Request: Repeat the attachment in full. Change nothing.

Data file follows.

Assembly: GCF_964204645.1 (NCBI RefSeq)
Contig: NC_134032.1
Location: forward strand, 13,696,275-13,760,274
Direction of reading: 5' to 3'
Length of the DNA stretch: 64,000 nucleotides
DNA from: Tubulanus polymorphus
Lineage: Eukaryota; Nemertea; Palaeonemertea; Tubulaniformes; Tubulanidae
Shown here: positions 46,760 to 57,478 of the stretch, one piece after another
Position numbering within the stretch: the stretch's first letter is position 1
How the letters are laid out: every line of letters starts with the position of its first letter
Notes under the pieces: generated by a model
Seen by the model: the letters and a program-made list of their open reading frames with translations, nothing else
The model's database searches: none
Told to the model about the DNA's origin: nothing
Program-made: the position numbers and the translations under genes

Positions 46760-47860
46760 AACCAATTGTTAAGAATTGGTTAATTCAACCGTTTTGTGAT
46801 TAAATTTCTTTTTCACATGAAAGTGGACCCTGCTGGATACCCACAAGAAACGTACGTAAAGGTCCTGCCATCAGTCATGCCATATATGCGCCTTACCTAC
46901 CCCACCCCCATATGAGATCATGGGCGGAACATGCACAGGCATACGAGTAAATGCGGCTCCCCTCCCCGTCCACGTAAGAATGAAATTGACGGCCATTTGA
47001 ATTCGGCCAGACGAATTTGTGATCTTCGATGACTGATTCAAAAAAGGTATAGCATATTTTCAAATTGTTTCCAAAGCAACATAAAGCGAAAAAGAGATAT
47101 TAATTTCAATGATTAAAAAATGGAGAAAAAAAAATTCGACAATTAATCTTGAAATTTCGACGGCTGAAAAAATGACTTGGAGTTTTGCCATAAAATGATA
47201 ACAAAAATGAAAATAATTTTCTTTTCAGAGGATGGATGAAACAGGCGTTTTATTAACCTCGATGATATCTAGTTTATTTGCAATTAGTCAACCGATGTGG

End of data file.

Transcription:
Assembly: GCF_964204645.1 (NCBI RefSeq)
Contig: NC_134032.1
Location: forward strand, 13,696,275-13,760,274
Direction of reading: 5' to 3'
Length of the DNA stretch: 64,000 nucleotides
DNA from: Tubulanus polymorphus
Lineage: Eukaryota; Nemertea; Palaeonemertea; Tubulaniformes; Tubulanidae
Shown here: positions 46,760 to 57,478 of the stretch, one piece after another
Position numbering within the stretch: the stretch's first letter is position 1
How the letters are laid out: every line of letters starts with the position of its first letter
Notes under the pieces: generated by a model
Seen by the model: the letters and a program-made list of their open reading frames with translations, nothing else
The model's database searches: none
Told to the model about the DNA's origin: nothing
Program-made: the position numbers and the translations under genes

Positions 46760-47860
46760 AACCAATTGTTAAGAATTGGTTAATTCAACCGTTTTGTGAT
46801 TAAATTTCTTTTTCACATGAAAGTGGACCCTGCTGGATACCCACAAGAAACGTACGTAAAGGTCCTGCCATCAGTCATGCCATATATGCGCCTTACCTAC
46901 CCCACCCCCATATGAGATCATGGGCGGAACATGCACAGGCATACGAGTAAATGCGGCTCCCCTCCCCGTCCACGTAAGAATGAAATTGACGGCCATTTGA
47001 ATTCGGCCAGACGAATTTGTGATCTTCGATGACTGATTCAAAAAAGGTATAGCATATTTTCAAATTGTTTCCAAAGCAACATAAAGCGAAAAAGAGATAT
47101 TAATTTCAATGATTAAAAAATGGAGAAAAAAAAATTCGACAATTAATCTTGAAATTTCGACGGCTGAAAAAATGACTTGGAGTTTTGCCATAAAATGATA
47201 ACAAAAATGAAAATAATTTTCTTTTCAGAGGATGGATGAAACAGGCGTTTTATTAACCTCGATGATATCTAGTTTATTTGCAATTAGTCAACCGATGTGG